By Rick Smeriglio for SCN — The State of Alaska currently spends $2.7 billion more than it takes into its unrestricted general accounts. Nonetheless, the unincorporated community of Moose Pass and the Seward/Bear Creek Flood Service Area have requested funds from the State for capital improvements. Statewide, many others have as well.
At a meeting in Moose Pass last Saturday, residents requested a State Capital Improvement grant of $561,500 for a new fire engine and $60,000 to study the redevelopment of a small reservoir in town to supply water for fire suppression and to generate electricity. The Kenai Peninsula Borough processes the State grants. State Senator Peter A. Micciche – District O (includes Moose Pass) – attended the meeting. KPB Assembly member Sue McClure also attended.
Senator Micciche expressed no opinion about the likelihood of the State’s granting the request. He did say that life and safety projects had the greatest likelihood of funding. Senator Micciche told meeting attendees that the Alaska Energy Authority also funded renewable energy projects.
Last Monday, September 21, S/BCFSA Board voted to request $4 million for flood mitigation work on Box Canyon near Seward, as a State Capital Improvement project. After consideration of several alternatives, the board also voted to request $250,000 for removal of stream-deposited gravel that accumulates on the upstream side of three State highway bridges over Salmon Creek. The gravel removal project contemplates additional removal in future years. From its own funds already in hand, the board also voted to give $5,000 to the Lowell Point community for flood mitigation work along Spruce Creek.
This potential spending for a few local projects seems minuscule compared to the $2.7 billion gap reported by state government. The accumulated spending statewide however, has caused concern.
Senator Micciche said, “We’ve cut budgets for four years in a row. We just don’t have runaway spending. That doesn’t mean there isn’t room to cut, but that exercise started four years ago.”
As part of the State’s revenue sharing program, unincorporated communities such as Moose Pass and Lowell Point receive funds yearly. KPB administers the program which amounts to $18,922 for each community for fiscal year 2016. KPB website suggests that Moose Pass could receive three times that amount because of its layout into three units. KPB recognizes 17 unincorporated communities on the peninsula in addition to incorporated cities.
For 2016, Moose Pass has requested $4,000 for its Chamber of Commerce for equipment to promote winter activities and to place an advertisement in the Upper Kenai Visitor’s Guide. The remainder of the shared revenue will help fund operations of the Moose Pass Volunteer Fire Company.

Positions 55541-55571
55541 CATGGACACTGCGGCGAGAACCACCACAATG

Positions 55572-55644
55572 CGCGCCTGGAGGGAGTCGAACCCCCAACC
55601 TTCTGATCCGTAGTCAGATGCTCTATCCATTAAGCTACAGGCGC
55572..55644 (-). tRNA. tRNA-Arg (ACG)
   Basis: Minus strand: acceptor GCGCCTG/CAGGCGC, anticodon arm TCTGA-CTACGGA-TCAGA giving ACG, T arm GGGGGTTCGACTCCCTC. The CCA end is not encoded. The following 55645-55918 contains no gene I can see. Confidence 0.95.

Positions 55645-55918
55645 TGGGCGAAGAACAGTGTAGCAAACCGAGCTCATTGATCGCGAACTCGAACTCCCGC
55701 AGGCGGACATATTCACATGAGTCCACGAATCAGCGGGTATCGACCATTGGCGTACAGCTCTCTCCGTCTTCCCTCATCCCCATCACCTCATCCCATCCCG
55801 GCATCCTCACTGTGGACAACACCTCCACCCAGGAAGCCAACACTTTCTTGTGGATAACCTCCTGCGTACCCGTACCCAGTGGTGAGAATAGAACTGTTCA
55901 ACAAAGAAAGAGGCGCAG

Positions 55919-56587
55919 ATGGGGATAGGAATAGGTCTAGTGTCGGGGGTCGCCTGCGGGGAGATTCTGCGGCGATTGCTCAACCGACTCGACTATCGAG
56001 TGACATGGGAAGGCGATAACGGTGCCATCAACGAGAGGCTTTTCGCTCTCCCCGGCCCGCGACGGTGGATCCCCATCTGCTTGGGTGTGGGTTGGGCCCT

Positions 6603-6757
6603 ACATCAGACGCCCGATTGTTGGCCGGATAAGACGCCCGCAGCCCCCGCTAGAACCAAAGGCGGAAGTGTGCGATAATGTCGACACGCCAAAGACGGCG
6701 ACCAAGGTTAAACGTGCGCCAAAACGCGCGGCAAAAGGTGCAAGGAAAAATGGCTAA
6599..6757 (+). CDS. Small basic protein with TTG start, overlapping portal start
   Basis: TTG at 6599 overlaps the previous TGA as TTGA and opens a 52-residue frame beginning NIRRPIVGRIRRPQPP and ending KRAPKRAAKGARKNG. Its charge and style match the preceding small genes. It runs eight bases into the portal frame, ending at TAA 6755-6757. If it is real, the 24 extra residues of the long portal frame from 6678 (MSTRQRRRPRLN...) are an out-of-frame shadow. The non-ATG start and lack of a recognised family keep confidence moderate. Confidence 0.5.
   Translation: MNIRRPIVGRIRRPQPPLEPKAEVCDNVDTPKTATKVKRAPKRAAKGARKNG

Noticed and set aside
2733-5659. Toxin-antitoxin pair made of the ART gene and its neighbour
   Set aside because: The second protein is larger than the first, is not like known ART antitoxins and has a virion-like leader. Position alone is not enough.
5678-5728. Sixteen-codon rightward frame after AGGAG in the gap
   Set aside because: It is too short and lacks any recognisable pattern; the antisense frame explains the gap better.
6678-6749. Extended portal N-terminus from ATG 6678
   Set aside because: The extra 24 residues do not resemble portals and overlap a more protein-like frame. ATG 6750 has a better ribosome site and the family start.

After the meeting to request State funds, Senator Micciche shared a printed version of a presentation entitled Building a Sustainable Future produced by the Governor‘s Office. He shared information about where State revenues come from and where they go. Earnings from investments of the Permanent Fund constitute the single largest source of state revenue, some of which pays for dividends and some of which pays for government. The State reinvests some earnings back into the Fund. The federal government funds about 27 percent of state operations. Education constitutes the single largest category of state expenditures according to the presentation.
“Do I want to cut education?” asked Senator Micciche rhetorically, “No, I’ve got four kids in school,” he answered himself.
The Senator went on to outline various options as he saw them, to increase revenues to state coffers to close the $2.7 billion gap. Currently, funds to fill the gap came from the budget reserve, a sort of State savings account, which will soon run out. The options zeroed in on taxes and on income from the Permanent Fund. Taxes included taxing individuals and reducing tax credits to the oil and gas industry. Options did not include tapping the earnings stream that funds the yearly dividend from the Permanent Fund. This year’s dividend exceeds $2,000 for every individual. The Alaska Constitution does not allow state government to spend the principal or body of the fund, currently over $50 billion.
Senator Micciche said, “We are the victims of the low price of oil … The least impact revenue source to Alaskan families is the earnings of the Permanent Fund. Not the body of fund and not the fund earnings that pay for the dividend.”